The Charleston organization People Against Rape is partnering with area bars to educate bar owners and employees about sexual assault awareness and provide additional information for community outreach. People Against Rape is also providing a program called Upstander Training which teaches bartenders what they can look for in terms of decreasing the risk factors in their establishment. Whether it’s about over-serving people or even slipping things into someone’s drink, there are things that bartenders and bar owners should know to keep their patrons safe.
The Post and Courier says that Chris DiMattia, the owner of Recovery Room Tavern, realized that there was a significant problem in Charleston when he put up posters in the bathroom about rape and sexual assault that was fitted with a cardholder with takeaways with sexual assault resources. He explains that all of the cards were gone almost immediately.
“We had to call (People Against Rape) after the first weekend, and be like, can we get more cards? She was like, I left you a bunch. And we were like, no, they’re gone. We burned through well over 100,” DiMattia said.
People Against Rape is a Charleston-based sexual assault advocacy group that is working with local bars to raise awareness that the incidence of sexual assault increases around alcohol and drugs.
Because risk increases around alcohol, People Against Rape started the Upstander Training program for “bartenders to recognize and resolve potentially risky situations, and outfitting bars with materials that make clear harassment isn’t tolerated on the premises.”
People Against Rape spokesperson Shelby Wade says other programs exist across the country, including Safe Bars in Washington, D.C., and they have the same purpose, which is to provide a safe environment for a night out. She says that being aware of verbal cues could make the difference in someone’s safety.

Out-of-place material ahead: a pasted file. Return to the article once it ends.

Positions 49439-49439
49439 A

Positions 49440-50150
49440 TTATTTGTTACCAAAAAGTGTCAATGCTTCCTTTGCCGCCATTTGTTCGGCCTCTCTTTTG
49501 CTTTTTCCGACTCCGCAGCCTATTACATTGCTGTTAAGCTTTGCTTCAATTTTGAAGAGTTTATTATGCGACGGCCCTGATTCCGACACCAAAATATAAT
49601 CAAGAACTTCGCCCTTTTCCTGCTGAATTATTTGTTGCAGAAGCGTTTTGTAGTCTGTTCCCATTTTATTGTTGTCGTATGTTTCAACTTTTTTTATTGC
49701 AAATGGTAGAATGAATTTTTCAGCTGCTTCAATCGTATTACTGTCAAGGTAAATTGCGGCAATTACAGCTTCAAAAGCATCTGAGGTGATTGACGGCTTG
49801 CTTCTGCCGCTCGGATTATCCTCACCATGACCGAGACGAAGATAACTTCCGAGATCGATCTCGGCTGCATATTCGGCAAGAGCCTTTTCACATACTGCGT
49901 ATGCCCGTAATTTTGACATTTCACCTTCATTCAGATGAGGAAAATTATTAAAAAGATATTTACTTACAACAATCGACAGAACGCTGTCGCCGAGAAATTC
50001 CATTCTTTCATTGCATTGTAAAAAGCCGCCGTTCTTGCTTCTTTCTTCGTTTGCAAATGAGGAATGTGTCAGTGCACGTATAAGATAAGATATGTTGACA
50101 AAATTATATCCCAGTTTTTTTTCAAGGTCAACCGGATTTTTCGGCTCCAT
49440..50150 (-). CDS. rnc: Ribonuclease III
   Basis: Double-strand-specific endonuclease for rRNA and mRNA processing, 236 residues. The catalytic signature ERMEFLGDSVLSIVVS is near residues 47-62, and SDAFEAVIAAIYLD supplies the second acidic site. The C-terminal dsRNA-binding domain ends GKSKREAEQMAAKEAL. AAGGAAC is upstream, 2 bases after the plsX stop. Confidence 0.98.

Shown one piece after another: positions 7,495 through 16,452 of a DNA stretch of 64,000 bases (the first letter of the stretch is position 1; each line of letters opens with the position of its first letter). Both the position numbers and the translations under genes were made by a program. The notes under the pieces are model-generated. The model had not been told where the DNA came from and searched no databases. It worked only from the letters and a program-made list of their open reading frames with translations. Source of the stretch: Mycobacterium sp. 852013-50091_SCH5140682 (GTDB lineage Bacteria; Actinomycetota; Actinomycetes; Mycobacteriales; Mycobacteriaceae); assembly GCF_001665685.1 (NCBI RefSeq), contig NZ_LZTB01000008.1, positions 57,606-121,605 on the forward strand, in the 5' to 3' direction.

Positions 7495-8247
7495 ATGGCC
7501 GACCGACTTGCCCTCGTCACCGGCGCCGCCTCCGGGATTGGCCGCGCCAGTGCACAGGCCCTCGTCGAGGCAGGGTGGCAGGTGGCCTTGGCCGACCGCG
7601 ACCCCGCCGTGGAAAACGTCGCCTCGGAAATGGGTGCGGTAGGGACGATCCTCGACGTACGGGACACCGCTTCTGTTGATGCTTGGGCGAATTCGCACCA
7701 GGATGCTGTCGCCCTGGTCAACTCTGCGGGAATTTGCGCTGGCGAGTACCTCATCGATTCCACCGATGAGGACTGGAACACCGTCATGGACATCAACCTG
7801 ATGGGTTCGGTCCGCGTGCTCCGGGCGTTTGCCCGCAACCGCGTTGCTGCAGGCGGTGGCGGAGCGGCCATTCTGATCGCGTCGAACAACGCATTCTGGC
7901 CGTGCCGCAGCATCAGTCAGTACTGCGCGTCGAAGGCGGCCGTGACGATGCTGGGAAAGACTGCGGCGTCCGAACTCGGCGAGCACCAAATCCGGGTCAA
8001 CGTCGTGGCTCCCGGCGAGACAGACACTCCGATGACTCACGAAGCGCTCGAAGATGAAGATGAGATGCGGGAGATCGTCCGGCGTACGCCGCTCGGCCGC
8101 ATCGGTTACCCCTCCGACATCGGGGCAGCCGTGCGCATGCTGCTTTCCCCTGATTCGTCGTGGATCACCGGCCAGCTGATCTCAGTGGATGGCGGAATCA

“One scenario we talk about is if you hear someone say ‘two more drinks and she’ll be good to go.’ We explain it’s important to shut down those comments.”
DiMattia says he wasn’t naive to what can happen in a bar setting, but he was surprised to learn some of the techniques that assaulters can use to prey on a victim.
“People slip something in a drink so quickly, and they’re sneaky, terrible people to begin with, so they do it when your back is turned. You always think it’s the weird guy in the corner, but so often it’s friends or acquaintances. It’s not necessarily a magic pill slipped in a drink, but it’s like, here, take a shot.”
Upstander Training teaches bartenders what drinks look like after they’ve been tampered with and whether they cause “discoloration or foaming.” DiMattia says he now has a certificate to show that his bartenders have completed the course.
Recently the #metoo spotlight shined on Charleston on the Bravo hit, Southern Charm, whose star, Thomas Ravenel, quit the show, according to The State, due to multiple rape accusations. Ravenel sat out the reunion after the accusations surfaced, including complaints from the family nanny who is accusing Ravenel, 56.
And while College of Charleston students contribute to the crowds in the bar scene, Ravenel isn’t the only older man to be accused of sexual assault, which many assume is generally perpetrated by young men.
The Charleston City Paper reports that this summer, a popular Charleston restaurant owner, Sam Mustafa, was arrested and charged with assaulting a woman outside of Hall’s Chophouse.
“The victim then stated the offender grabbed her by the hair causing her to bend over while forcing her face toward the ground. As he continued to do this she was yelling ‘Please stop, please stop.’ [Mustafa, then] let go of her hair and pushed her chest causing her to fall backward and hit the back of her head on the ground.”
Mustafa was also charged with rape in 2013, but those charges were dropped.
People Against Rape is available 24 hours a day, seven days a week at (843) 577-9882.